Dear Friends and Neighbors,
We are at the midway point for the 2018 legislative session. This year is a short session — 60 days — during which we’ll work on making small tweaks to our state budgets. We also began this session with some unfinished business — passing a new, two-year construction (or capital) budget and a solution to the state Supreme Court’s 2016 Hirst decision, which impacted landowners’ abilities to drill a well on their private property. More details are below.
As session continues, I encourage you to stay in touch with my office. Here are some ways you can stay connected:
Visit my website at RepresentativeJayRodne.com.
Call my office at (360) 786-7852
Email me at email@example.com
Subscribe to the Capitol Buzz for weekday news clips from around the state.
Watch committee hearings, floor action, and more on TVW.
Legislature approves capital budget
Legislators broke the logjam over the capital budget after approving a bill that addresses some of the concerns that arose as a result of the Hirst decision. This budget makes good on our state’s commitment to a quality education by investing $933 million in school construction and modernization, prioritizes mental health by investing $136.5 million in community- and institution-based services, including behavioral health community capacity and making security updates at Eastern and Western State hospitals, and provides $106 million to help fund housing projects for veterans, victims of natural disasters, and supportive housing for the mentally ill.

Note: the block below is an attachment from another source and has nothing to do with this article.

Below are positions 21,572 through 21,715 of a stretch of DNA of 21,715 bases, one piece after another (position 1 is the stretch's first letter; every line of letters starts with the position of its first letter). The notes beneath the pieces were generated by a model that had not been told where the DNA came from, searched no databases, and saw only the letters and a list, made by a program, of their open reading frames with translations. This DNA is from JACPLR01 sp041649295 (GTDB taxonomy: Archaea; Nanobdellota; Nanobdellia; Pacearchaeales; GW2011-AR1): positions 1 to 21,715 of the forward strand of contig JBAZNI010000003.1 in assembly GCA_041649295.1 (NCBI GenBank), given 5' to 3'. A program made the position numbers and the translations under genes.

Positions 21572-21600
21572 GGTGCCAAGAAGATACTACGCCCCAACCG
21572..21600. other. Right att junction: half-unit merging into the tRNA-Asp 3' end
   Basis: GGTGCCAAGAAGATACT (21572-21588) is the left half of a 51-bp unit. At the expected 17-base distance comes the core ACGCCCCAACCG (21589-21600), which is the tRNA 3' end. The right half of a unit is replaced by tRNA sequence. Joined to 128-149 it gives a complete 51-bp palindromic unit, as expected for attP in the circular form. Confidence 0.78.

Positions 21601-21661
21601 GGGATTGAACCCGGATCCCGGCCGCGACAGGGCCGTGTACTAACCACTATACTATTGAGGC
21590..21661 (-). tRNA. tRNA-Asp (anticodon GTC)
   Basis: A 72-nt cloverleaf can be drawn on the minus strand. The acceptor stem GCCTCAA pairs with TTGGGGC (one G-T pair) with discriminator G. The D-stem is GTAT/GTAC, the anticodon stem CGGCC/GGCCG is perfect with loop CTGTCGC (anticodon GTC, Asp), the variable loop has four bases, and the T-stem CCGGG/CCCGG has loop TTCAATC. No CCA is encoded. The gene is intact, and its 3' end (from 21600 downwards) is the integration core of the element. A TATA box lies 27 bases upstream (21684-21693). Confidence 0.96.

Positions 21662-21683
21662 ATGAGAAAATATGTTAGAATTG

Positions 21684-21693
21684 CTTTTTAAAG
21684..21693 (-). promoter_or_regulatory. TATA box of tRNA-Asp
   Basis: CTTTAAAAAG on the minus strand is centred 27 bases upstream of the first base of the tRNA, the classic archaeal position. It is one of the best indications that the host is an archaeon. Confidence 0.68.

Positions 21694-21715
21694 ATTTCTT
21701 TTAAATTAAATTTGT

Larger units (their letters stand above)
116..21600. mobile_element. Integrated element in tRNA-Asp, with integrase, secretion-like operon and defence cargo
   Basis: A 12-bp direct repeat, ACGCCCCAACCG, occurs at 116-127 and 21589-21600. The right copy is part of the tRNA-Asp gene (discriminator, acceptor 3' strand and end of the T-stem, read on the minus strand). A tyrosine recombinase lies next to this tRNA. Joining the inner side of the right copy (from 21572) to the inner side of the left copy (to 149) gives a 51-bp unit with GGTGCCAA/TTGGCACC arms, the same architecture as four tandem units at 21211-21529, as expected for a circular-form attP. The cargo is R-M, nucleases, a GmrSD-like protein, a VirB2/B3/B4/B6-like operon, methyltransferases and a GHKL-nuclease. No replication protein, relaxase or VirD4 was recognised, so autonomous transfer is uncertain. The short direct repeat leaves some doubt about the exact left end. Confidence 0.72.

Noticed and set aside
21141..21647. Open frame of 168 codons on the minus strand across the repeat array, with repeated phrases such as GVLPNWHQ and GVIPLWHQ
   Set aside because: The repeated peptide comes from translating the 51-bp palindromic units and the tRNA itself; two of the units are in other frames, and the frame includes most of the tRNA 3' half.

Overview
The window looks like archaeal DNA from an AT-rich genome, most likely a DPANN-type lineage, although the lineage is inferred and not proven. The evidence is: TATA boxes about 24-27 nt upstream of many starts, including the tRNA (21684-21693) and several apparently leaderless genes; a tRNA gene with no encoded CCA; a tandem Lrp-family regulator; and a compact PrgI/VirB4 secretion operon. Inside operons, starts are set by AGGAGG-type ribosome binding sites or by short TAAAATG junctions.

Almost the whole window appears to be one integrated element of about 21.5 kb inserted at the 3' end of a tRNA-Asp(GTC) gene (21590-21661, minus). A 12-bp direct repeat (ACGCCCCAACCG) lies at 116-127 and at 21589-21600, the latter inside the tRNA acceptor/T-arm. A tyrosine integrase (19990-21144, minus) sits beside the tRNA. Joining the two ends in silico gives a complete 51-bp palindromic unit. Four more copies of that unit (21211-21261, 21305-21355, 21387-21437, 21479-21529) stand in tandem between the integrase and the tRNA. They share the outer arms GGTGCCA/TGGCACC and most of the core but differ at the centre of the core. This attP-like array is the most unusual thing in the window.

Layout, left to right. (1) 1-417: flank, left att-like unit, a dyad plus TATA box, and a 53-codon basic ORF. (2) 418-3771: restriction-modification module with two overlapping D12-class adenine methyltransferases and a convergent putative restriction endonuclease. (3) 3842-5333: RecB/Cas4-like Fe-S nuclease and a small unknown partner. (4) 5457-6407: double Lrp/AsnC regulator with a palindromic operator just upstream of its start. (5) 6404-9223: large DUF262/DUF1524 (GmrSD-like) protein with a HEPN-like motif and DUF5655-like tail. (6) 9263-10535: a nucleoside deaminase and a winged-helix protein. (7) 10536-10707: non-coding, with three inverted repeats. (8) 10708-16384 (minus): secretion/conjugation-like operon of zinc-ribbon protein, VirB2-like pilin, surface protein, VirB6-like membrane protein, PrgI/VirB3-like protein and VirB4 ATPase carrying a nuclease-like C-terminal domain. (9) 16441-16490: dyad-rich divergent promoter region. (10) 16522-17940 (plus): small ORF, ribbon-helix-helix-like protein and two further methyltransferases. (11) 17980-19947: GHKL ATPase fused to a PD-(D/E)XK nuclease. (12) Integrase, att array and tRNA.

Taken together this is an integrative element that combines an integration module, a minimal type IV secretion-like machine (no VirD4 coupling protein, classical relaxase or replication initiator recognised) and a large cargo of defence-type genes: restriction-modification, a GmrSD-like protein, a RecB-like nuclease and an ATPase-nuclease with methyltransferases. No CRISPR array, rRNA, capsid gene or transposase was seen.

In addition, numerous community projects will be able to move forward, including:
- $9.5 million to remodel and add onto existing housing units to create a four-bed transitional treatment unit for females at Echo Glen;
- $3 million to improve the water treatment and stormwater system at the Fire Training Academy;
- $268,000 for the Greater Maple Valley Veterans Memorial;
- $1.1 million for Black Diamond Elementary School.
Addressing Washington’s opioid crisis
Our state and nation are facing what has been called an ‘urgent health crisis.’ In 2015, an average of two Washingtonians died a day due to opioid overdose. In 2016, opioid overdoses lead to nearly 700 deaths and 1,4000 hospitalizations in Washington state. This is a serious epidemic that requires immediate action.
This session, I’ve co-sponsored House Bill 2489, which addresses both the treatment and prevention of opioid use disorder and overdose. Specifically, it encourages the use of medication-assisted treatment and other evidence-based treatments, and seeks to eliminate barriers to access medications and services that may treat opioid use disorder. It will also provide resources for local jurisdictions and first responders so they may appropriately intervene and assist those struggling with opioid addiction.
You can read more about the bill here.
ST3 car-tab relief
Recently, the state House passed a bill to provide some relief to Washingtonians who are still experiencing sticker shock from rising car-tab fees as a result of Sound Transit 3 (ST3).
House Bill 2201 requires Sound Transit to use the 2006 MVET valuation schedule when determining vehicle value. Sound Transit’s current formula grossly inflates vehicle values, which has led to soaring car-tab fees.
While I supported House Bill 2201, I do think better options were on the table. I talk about some of these proposals, and more, in my latest video update, which you can watch here.
Thank you for reading this legislative update. It’s an honor serving you!